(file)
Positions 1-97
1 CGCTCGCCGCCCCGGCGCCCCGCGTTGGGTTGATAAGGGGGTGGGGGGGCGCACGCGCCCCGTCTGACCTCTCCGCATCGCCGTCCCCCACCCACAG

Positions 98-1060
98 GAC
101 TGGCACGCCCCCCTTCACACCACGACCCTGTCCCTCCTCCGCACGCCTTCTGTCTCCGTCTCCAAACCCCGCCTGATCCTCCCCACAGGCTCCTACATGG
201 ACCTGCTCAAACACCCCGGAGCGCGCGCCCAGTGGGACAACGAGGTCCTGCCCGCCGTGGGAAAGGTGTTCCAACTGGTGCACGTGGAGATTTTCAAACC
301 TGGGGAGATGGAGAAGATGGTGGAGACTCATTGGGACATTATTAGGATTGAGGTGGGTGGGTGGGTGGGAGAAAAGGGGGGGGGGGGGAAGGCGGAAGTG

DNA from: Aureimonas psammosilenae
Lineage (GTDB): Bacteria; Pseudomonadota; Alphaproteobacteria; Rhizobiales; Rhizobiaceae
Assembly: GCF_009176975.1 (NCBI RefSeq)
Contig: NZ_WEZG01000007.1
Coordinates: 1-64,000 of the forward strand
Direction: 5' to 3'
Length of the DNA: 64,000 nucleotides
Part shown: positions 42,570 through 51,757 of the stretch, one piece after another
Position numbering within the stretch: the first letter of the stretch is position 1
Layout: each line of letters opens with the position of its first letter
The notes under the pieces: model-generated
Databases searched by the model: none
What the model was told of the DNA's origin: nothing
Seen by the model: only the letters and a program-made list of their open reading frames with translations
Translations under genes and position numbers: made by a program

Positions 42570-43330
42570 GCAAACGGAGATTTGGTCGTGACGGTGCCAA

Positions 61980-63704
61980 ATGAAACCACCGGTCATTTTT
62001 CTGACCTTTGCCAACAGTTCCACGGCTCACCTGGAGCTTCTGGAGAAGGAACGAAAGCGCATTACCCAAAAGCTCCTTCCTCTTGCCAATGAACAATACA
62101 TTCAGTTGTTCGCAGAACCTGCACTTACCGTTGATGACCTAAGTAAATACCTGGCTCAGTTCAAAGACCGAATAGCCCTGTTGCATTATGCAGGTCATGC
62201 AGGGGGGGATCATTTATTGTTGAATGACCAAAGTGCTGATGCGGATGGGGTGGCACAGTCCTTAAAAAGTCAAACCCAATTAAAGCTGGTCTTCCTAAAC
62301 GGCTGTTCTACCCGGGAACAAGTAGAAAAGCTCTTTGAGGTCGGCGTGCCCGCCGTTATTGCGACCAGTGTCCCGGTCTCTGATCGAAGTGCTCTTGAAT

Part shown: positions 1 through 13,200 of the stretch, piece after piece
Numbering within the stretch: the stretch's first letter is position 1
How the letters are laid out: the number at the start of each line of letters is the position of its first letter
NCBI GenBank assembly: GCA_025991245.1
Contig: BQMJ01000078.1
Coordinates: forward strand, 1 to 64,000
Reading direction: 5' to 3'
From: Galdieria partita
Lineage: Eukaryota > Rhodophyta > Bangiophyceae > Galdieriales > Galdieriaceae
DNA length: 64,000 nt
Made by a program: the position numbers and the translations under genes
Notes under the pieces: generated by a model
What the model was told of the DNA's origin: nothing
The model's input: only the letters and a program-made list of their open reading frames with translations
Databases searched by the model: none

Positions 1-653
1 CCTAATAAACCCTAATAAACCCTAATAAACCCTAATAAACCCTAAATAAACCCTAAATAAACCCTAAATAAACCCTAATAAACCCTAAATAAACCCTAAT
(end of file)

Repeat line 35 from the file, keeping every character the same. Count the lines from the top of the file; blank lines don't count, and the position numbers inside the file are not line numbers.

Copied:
Contig: BQMJ01000078.1